Huntington’s disease is a rare genetic condition characterized by the progressive degeneration of neurons in the brain’s nerve cells, impacting one’s cognitive and physical abilities. It starts with difficulty in making decisions, recurring depression, mood swings, and finally, severe cases of memory loss, slurred speech, and uncontrollable twitching (chorea). In most cases, the symptoms begin around 30-40, and in rare early-onset or juvenile Huntington’s disease can happen in children below the age of 18.

Causes and risk factors
Genetic mutation is the only known cause of Huntington’s Disease. The inheritance of the fourth chromosome carries a mutation on the HD gene, huntingtin, a protein necessary for the proper functioning of the neurons. It helps in the storage of long-term memory. This disease is classified under autosomal dominant disorders, wherein an individual is affected when they carry only one copy of the defective chromosome. This means that the affected individual’s children always carry a 50% chance of inheriting this disease. HD has a prevalence range of 3-7 per 100,000 people, more common in people with European ancestry. Even though both genders are equally inheritable to this condition, studies show women experience higher severity of depression and have shown a quicker decline in cognitive and motor abilities.

Complications


1. Dementia
The slow, progressive loss of memory, thinking, and emotional state is due to the atrophy of neurons throughout the brain. This type of dementia differs from individuals with Alzheimer’s, as the former remembers recent memories and recognizes faces but forgets how to do things (loss of procedural memory).

2. Malnutrition
Due to the weakening of muscles and dysphagia (difficulty in swallowing), individuals find it difficult to chew, eat, or drink, emphasizing the requirement of keeping up the nutritional requirements.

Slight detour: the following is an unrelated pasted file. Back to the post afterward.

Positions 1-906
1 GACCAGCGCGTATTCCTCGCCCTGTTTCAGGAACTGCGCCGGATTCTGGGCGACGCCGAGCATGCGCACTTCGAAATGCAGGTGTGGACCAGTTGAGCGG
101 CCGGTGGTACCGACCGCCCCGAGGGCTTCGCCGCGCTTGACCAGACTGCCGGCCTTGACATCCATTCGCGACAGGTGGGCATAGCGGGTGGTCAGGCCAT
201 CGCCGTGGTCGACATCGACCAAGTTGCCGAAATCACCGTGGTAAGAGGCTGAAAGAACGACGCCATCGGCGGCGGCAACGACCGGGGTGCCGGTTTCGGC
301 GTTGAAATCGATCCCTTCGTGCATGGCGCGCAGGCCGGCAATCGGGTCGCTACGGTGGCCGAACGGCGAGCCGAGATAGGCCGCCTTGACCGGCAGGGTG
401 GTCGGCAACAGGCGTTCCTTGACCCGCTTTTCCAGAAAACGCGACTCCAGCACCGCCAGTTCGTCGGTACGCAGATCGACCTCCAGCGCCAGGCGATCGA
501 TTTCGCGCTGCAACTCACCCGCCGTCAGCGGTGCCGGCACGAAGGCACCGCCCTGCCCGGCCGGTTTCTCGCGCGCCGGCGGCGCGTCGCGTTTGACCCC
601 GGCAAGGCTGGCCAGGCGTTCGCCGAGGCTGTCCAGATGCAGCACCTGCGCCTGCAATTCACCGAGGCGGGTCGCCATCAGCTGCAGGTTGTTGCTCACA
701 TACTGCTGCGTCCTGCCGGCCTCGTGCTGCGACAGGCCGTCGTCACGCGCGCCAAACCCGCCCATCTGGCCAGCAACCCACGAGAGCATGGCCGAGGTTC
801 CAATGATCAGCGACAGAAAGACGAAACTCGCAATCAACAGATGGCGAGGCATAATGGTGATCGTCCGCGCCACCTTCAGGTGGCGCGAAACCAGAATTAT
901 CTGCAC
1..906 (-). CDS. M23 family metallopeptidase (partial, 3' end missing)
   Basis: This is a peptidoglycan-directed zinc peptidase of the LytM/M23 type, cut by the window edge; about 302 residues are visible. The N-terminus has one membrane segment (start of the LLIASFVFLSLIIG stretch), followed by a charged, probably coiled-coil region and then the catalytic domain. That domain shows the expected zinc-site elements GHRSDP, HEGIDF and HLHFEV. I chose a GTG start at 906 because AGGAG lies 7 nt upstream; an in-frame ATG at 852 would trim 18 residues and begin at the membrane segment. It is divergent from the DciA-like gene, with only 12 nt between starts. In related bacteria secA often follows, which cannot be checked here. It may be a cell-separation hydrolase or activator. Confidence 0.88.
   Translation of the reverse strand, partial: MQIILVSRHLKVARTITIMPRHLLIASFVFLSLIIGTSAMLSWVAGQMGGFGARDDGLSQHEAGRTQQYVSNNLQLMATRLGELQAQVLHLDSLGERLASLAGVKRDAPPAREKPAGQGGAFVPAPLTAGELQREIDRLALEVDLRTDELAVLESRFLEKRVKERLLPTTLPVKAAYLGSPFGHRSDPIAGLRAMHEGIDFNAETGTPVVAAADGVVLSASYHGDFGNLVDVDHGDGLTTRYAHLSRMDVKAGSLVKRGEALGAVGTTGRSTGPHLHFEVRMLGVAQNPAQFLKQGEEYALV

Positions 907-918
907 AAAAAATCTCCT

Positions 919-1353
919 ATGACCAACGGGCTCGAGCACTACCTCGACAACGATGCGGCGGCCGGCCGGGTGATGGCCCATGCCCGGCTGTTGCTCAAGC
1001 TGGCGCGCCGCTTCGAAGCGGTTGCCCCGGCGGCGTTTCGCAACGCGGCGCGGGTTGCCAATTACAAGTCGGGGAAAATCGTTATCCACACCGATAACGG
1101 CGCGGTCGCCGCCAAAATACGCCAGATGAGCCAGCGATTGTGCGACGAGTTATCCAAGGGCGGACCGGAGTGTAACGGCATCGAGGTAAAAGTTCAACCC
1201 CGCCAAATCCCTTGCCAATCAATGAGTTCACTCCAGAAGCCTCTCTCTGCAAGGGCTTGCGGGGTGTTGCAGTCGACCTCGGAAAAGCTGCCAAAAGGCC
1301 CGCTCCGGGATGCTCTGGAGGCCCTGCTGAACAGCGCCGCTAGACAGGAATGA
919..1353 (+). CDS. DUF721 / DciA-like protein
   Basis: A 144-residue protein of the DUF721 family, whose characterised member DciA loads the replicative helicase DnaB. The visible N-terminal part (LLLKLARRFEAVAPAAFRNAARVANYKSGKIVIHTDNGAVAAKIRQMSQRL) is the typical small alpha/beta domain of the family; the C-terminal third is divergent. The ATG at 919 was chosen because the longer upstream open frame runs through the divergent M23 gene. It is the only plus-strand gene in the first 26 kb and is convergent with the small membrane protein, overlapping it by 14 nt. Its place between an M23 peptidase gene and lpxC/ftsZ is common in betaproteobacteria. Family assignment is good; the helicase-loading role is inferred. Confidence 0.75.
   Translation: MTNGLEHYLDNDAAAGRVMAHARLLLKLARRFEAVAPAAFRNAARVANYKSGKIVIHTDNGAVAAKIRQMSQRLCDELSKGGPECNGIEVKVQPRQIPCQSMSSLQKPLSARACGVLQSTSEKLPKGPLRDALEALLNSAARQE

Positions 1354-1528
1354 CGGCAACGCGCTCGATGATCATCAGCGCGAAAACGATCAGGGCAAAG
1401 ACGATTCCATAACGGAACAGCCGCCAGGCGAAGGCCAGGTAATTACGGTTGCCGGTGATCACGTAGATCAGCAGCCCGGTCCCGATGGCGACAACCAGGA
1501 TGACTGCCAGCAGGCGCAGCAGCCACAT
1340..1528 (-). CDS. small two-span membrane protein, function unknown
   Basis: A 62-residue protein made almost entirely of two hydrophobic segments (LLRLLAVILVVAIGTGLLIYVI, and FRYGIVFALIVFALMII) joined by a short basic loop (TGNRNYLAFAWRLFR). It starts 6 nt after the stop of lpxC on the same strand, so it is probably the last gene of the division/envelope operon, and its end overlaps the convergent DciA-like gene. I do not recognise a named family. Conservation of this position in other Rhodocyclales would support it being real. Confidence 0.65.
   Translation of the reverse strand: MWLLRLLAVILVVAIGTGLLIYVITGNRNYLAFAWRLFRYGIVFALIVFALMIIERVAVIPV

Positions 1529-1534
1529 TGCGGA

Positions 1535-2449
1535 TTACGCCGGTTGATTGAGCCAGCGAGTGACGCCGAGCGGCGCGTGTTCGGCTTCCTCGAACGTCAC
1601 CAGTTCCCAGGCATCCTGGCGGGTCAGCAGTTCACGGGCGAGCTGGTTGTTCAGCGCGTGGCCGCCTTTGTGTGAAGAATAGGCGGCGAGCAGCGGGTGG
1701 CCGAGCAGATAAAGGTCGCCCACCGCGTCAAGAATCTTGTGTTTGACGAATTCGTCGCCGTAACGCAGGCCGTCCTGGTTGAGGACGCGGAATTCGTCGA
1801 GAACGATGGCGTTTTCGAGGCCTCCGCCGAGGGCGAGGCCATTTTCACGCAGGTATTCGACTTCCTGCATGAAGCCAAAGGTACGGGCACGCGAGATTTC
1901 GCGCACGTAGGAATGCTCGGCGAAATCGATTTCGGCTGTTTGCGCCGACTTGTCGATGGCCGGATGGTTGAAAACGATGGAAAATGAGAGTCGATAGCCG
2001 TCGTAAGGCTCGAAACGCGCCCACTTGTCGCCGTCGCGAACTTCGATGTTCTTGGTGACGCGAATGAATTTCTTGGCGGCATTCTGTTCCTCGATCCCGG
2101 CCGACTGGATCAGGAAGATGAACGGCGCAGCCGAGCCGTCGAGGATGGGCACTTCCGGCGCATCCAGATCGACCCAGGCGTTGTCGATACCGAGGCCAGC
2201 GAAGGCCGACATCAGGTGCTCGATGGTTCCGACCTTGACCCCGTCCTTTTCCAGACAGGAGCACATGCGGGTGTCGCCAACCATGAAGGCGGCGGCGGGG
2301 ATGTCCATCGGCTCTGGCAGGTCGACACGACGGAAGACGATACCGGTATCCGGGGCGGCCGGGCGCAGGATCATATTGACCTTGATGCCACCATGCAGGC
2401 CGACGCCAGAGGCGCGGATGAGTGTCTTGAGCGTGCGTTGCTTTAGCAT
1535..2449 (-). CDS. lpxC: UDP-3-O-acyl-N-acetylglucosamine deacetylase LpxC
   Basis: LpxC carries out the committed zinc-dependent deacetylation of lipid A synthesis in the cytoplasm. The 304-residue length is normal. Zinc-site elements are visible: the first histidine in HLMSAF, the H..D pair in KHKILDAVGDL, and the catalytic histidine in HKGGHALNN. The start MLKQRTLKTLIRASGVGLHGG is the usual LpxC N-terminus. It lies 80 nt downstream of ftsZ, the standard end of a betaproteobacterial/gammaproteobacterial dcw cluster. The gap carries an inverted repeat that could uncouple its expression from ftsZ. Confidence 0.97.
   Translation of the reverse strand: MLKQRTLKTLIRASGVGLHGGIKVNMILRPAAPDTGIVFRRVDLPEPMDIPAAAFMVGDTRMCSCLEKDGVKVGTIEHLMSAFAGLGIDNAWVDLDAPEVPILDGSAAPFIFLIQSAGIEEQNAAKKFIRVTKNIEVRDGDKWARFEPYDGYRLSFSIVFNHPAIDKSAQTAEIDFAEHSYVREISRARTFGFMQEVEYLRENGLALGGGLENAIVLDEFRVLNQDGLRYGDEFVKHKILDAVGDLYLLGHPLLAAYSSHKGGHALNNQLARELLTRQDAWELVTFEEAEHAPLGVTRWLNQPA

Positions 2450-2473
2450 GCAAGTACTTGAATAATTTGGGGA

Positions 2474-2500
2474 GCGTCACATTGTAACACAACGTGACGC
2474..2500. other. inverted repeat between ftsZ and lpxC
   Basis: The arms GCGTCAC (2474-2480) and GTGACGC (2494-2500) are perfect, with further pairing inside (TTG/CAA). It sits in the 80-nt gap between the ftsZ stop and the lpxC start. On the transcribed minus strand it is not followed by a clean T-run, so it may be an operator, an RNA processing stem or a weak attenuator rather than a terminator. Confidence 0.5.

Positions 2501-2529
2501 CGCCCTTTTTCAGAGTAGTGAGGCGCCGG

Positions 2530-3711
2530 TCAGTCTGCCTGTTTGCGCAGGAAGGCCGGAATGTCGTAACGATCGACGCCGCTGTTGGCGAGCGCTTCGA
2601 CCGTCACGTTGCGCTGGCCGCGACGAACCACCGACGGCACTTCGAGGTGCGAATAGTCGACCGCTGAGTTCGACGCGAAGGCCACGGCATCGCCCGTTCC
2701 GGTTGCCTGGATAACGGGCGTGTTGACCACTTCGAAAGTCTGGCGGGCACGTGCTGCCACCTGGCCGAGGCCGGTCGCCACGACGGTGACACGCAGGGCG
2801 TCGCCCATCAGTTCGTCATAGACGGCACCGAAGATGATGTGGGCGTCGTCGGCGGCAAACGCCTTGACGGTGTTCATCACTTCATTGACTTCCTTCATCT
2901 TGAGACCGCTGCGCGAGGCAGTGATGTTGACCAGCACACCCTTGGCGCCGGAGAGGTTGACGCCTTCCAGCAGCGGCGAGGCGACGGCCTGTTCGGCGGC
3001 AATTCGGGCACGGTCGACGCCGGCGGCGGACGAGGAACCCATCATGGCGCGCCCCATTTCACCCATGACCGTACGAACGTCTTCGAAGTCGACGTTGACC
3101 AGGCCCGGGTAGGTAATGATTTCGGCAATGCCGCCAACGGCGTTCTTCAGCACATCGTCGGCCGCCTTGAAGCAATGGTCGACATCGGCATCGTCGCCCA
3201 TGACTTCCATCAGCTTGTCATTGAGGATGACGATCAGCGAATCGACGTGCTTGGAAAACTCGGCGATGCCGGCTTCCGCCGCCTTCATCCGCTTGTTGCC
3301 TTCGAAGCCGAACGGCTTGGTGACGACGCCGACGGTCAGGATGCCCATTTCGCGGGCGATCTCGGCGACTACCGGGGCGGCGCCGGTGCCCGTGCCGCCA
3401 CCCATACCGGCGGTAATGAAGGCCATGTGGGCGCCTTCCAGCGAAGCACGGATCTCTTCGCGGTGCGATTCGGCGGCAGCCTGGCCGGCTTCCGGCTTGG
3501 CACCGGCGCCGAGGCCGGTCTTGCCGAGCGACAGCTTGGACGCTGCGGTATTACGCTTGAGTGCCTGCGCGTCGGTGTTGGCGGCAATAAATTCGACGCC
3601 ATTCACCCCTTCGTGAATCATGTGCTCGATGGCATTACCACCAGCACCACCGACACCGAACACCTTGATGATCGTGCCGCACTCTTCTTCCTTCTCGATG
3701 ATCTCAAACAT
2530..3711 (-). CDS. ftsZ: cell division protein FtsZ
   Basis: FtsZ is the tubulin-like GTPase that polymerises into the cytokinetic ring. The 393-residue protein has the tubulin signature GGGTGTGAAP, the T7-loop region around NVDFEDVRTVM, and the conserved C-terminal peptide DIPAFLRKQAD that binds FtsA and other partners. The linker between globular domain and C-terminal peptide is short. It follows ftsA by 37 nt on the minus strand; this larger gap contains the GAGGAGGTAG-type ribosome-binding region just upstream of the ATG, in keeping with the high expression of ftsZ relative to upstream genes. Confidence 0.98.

3. Pneumonia and other respiratory complications
An unrelated complication at first that soon became the leading cause of fatality. When food particles or water enter the windpipe due to difficulty swallowing, they may end up in the lungs, causing a severe respiratory infection.

4. Psychological changes
Frequent irritability, unusual eye movements, loss of speech, tremors, depression, psychosis, and loss of sleep.

Diagnosis


1. Imaging tests
The neurologist would suggest an MRI or CT scan to study the progression of the disease. The doctors look out for the development of fluid-filled cavities and shrinking.

2. Neurological exam
Assessing neural capabilities like speech, solving a puzzle, and studying muscle reflexes, balance, and gait.

3. Genetic tests
They are performed to confirm or rule out genetic diseases. The tested parameter is the number of CAG nucleotide repeats in the HD gene. The person is tested positive if the number of CAG repeats is more than 36.

People who have Huntington’s disease require intensive care and surveillance from their families to prevent them from harming themselves as well as others. Once confirmed with their diagnosis, it is necessary to test their children and close relatives to rule out the inherited condition. With genetic diseases gaining the interest of biotechnologists daily, there is a beacon of hope for getting a complete cure for various genetic diseases.

It is important to note that there is no complete cure for Huntington’s, but early detection followed by treatment and physical therapies may reduce the symptoms.